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Raymond James Rolls Out Tool for Gathering Client Asset Data

February 9, 2018

Raymond James is rolling out Everplans, an online storage service for documents and data, as part of a suite of planning tools its advisors will be able to access this year, WealthManagement.com writes.

Founded in 2011 as an online tool to help with end-of-life planning, Everplans morphed into a platform for secure data storage a year later, in part because of one of the founder’s difficult experience dealing with an unorganized estate following a death in the family, according to the web publication.

Everplans’ primary business is now wealth managers who offer the platform to their clients, and the company already works with more than 50 advice firms, WealthManagement.com writes. The platform allows for dynamic upload of information across six categories, such as real estate, and 29 subcategories, the web publication writes.

Raymond James reps will be able to offer Everplans branded with their own name and contact information, and will still have access to the brokerage’s own document storage system as well, according to WealthManagement.com. Everplans co-founder and CEO Abby Schneiderman declined to tell the publication how much Raymond James is paying for the service, but advisors can use it for free, the brokerage tells WealthManagement.com.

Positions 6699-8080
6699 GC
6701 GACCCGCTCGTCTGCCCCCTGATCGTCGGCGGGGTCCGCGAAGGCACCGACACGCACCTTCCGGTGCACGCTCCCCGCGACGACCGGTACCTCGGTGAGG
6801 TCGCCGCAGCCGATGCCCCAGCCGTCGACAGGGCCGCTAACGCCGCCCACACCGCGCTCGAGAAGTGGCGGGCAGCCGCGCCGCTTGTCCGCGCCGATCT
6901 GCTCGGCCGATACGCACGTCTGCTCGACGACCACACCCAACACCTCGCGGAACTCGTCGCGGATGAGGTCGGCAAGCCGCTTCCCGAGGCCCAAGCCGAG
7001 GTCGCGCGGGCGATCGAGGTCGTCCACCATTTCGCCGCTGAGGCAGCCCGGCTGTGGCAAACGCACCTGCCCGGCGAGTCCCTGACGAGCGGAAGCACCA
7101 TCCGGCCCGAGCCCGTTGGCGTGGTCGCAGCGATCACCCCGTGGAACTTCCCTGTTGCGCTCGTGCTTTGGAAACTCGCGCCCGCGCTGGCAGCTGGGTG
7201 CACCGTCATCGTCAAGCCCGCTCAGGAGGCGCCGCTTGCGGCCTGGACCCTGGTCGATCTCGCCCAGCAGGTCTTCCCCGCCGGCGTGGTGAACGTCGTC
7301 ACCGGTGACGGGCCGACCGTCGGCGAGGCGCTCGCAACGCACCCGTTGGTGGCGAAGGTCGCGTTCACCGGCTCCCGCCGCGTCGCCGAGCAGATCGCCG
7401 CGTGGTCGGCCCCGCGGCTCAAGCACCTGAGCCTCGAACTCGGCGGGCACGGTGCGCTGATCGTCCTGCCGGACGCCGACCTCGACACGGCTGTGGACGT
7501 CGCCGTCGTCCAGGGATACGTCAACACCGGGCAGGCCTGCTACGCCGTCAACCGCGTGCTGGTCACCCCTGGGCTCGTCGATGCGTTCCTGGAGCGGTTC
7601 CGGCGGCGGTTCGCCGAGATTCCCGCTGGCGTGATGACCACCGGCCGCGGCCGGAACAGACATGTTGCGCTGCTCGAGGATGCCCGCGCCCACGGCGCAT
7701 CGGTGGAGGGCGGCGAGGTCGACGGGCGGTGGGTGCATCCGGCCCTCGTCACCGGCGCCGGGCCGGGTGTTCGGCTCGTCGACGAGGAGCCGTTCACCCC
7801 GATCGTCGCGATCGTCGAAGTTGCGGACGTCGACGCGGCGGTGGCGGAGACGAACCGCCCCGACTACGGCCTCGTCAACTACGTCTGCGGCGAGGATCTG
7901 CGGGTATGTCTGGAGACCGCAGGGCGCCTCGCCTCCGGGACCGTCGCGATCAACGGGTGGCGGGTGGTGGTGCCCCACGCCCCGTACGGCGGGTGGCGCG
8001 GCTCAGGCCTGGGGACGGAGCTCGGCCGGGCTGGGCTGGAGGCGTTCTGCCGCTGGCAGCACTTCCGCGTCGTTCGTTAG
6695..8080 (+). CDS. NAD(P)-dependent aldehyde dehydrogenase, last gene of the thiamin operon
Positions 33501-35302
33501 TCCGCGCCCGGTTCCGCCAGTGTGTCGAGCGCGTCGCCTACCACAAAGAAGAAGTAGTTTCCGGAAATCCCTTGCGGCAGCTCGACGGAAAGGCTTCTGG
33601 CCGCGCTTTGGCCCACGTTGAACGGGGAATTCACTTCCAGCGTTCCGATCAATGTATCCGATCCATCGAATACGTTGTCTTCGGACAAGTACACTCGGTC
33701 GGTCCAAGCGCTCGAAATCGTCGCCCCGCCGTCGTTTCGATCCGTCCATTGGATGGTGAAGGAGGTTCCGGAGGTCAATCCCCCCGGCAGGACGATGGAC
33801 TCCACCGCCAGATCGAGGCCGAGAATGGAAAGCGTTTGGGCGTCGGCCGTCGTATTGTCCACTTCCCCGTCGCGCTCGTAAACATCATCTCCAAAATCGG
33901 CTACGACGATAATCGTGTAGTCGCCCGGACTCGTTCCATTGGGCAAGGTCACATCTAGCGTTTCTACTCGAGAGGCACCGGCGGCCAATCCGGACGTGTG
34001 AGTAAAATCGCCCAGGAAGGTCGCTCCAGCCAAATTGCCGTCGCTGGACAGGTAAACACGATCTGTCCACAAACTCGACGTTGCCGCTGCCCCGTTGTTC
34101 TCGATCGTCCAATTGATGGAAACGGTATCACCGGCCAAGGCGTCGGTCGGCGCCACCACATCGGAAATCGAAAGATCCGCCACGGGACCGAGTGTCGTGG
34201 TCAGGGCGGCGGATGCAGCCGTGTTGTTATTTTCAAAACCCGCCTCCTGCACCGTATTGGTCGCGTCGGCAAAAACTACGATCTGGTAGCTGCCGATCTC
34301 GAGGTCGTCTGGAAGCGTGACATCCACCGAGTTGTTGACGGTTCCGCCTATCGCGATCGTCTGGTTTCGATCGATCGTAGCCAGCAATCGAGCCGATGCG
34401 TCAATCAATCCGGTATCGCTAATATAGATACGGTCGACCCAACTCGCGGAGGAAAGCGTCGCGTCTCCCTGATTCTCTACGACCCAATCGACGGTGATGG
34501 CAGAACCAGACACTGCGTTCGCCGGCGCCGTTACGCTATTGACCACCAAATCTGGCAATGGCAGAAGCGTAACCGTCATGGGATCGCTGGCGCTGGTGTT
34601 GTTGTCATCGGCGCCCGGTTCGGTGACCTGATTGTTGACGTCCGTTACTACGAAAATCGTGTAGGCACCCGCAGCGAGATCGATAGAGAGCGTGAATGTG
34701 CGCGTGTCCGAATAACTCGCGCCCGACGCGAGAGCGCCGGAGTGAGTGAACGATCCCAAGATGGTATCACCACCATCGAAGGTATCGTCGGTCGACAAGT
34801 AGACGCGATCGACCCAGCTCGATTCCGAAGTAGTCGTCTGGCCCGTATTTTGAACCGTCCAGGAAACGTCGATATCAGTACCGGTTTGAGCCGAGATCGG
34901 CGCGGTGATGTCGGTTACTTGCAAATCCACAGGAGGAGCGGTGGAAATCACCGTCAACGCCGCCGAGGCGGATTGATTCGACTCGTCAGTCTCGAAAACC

Meanwhile, advisors using the account aggregator service provider Quovo will now be able to get alerts about activities in their clients’ accounts, including those held at third-party firms, according to the web publication. The new feature is dubbed “Cue” because it’s meant to act as a “tip-off” that advisors may want to have a conversation with their clients about a major milestone or life event, Lowell Putnam, co-founder and CEO of Quovo, tells WealthManagement.com.

One type of alert will simply notify advisors of changes in their clients’ accounts, such as a substantial jump in value, according to the web publication. But Cue can also pick up on changes in spending behavior and alert the advisor in cases when a client is spending significantly more than the year prior, WealthManagement.com writes. The platform can also employ predictive analytics to identify life events from, for example, increased spending at baby supply stores, according to the publication. Quovo is currently conducting a pilot of Cue with several large companies, WealthManagement.com writes.

Digital document storage and the handling of client data as it pertains to their assets has been an important issue at wealth management practices since the early 2000s. But it has recently become one of the first things some advisors talk to their new clients about.

By Alex Padalka
  • To read the Wealth Management article cited in this story, click here.
  • To read the Wealth Management article cited in this story, click here.